You may have noticed in the previous post about tension that we didn’t even test sew the machine.
Yet. We will test sew it, but not just yet. You see what I’m trying to do is get the machine to a point where it’s in the ballpark first, then the rest is just small tweaks. The goal is to help you rule out the big problems, the ones that require repair, or in drastic situations, possibly a trip to the sewing machine spa.
Consider this statement:
Tension too tight on the top can also be tension too loose on the bottom. Top Tension too tight does not automatically mean bottom tension is too loose.Tension too loose on the top can also be tension too tight on the bottom. Top Tension too loose does not automatically mean bottom tension is too tight.
Very often we’re taught to only adjust the top tension and “DON’T TOUCH THAT!” for the bobbin tension.
Tension is about balance. This is why it’s referred to as balancing tensions. If there are two people on a see saw, if one is heavier, and the other is lighter, the lighter one is going to be in the air no matter what. We need to balance the see saw so both can enjoy the ride.
When tensions are balanced, the stitch lays flat and looks nice. It locks inside the fabric, and there is no – or minimal – top thread showing on the bottom, and no bottom thread on the top.
Note: with zig zag and decorative stitches, it’s fine for the top thread to show on the bottom. This is normal. What’s not normal is tunneling. This is a puckering of the fabric in a “tube” that runs the length of the stitches. This is a sign that though the tension may be “right” (i.e. top thread shows on the bottom some, or not at all, and the bottom thread doesn’t show on the top), it’s not balanced. In most cases, it’s too tight in both the needle and bobbin tensions.
UGH. You mean… the bobbin case needs to be adjusted? Yep. It’s not as scary as it sounds, and no one’s going to yell at you. I may applaud you though. 🙂
First, I want you to look to make sure that the bobbin case is not damaged. Make sure there are no edges that look flattened (most common on a bobbin case you’d remove to change a bobbin – I’ll refer to these as class 15 style bobbin cases, but it also refers to the featherweight / 301 bobbin case, the L type cases, the Pfaff cases, and many others you’ll encounter that are removed to load a bobbin into them) and that the bobbin case tension spring doesn’t look broken. Additionally, make sure that there are no screws missing – there are usually up to 3 on a bobbin case:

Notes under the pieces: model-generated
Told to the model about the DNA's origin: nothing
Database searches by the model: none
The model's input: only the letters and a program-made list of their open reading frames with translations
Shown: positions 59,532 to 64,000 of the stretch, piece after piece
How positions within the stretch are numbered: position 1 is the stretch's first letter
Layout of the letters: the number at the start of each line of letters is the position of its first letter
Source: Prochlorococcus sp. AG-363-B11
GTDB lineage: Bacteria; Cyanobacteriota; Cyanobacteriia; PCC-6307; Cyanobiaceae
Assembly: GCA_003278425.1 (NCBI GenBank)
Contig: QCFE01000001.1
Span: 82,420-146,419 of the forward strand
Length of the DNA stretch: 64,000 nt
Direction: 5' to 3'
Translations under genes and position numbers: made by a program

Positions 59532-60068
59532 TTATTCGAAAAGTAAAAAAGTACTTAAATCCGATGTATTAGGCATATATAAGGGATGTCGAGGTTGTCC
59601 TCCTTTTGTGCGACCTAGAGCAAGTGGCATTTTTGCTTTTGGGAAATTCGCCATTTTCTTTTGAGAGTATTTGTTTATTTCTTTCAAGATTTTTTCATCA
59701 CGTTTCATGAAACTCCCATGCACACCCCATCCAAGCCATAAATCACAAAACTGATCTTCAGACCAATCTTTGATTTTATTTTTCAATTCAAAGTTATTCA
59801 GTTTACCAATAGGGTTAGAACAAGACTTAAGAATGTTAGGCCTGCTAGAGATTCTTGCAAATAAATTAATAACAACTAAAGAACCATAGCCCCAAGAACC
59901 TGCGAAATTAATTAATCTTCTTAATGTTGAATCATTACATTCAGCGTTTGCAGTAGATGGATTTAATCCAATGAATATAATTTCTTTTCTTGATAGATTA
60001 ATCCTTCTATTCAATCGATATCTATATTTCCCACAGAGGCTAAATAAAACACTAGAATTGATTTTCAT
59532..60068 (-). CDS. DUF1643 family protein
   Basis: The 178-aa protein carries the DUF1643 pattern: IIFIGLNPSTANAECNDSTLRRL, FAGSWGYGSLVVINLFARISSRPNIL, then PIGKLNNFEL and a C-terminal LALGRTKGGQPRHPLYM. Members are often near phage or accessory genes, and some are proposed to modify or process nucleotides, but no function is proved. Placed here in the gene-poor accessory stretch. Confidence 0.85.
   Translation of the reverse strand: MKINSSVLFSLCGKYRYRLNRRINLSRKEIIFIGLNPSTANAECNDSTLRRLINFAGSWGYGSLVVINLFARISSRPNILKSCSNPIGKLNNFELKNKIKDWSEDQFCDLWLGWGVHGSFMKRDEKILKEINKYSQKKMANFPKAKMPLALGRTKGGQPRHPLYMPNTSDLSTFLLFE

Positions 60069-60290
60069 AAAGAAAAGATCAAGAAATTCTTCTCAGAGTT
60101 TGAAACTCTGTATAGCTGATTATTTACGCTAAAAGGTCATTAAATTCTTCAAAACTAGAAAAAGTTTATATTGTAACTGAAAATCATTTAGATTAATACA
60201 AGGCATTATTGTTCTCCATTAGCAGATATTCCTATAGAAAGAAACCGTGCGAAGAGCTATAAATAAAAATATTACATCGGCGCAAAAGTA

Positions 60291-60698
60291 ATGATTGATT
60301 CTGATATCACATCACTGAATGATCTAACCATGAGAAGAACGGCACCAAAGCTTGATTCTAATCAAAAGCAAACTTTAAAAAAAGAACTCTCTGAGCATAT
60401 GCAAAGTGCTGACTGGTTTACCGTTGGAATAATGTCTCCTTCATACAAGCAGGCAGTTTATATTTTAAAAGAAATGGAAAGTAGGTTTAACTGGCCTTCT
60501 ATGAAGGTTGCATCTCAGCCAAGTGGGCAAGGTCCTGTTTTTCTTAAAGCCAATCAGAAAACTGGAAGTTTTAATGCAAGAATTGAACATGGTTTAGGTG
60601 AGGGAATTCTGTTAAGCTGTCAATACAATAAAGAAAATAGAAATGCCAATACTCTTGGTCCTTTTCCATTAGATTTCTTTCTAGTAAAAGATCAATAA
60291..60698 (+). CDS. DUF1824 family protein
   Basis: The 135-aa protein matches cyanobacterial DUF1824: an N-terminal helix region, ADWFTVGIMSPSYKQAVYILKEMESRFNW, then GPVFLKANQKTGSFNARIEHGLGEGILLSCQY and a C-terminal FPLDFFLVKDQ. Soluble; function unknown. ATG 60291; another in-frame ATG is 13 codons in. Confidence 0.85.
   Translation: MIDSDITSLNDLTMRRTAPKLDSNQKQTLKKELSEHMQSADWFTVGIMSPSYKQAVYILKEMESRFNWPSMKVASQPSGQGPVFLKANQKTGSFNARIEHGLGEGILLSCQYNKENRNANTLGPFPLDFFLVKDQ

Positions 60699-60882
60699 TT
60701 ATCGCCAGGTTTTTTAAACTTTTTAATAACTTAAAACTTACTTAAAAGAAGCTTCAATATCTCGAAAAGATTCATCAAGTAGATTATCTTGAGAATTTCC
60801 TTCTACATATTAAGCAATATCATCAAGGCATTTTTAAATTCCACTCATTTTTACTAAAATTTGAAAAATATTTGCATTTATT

- The one that holds the “lever” that snaps the bobbin case into the machine. This is usually on the underside of the bobbin case (covered by the bobbin). Also, if your bobbin case latch doesn’t snap back and forth correctly, it may be missing the spring that causes it to snap back and forth. This is usually on the class 15 style cases.
- a screw to the far side of the tension spring. This is simply to hold the spring to the bobbin case. It will be tight.
- A screw to the middle of the bobbin case tension spring. This one will be loose
There are a number of reasons to adjust bobbin tension:
- You’re using a significantly thicker or finer thread than the machine is set up to use. Most often a sewing machine is set up to use 50wt mercerized cotton thread.
- If you’re using a 25wt denim thread in your bobbin, there’s a good chance than the bobbin tension is going to be too tight, because the space allowed for a 50wt thread to slip through is too small for a 25wt thread. The same would happen for a particularly coarse thread. Clearly adjusting the top tension tighter isn’t going to help the thread in the bobbin pass through the tension spring any better. This scenario would most likely result in tunneling.
- Similarly, if you’re using a 70wt thread, you may find that it slips out of the bobbin case without any resistance at all. The same can happen with very slippery threads. Providing proper resistance on the bobbin thread will result in a much better stitch than simply lowering the upper thread tension to match. Adjusting the top tension would result in very loose stitches all around.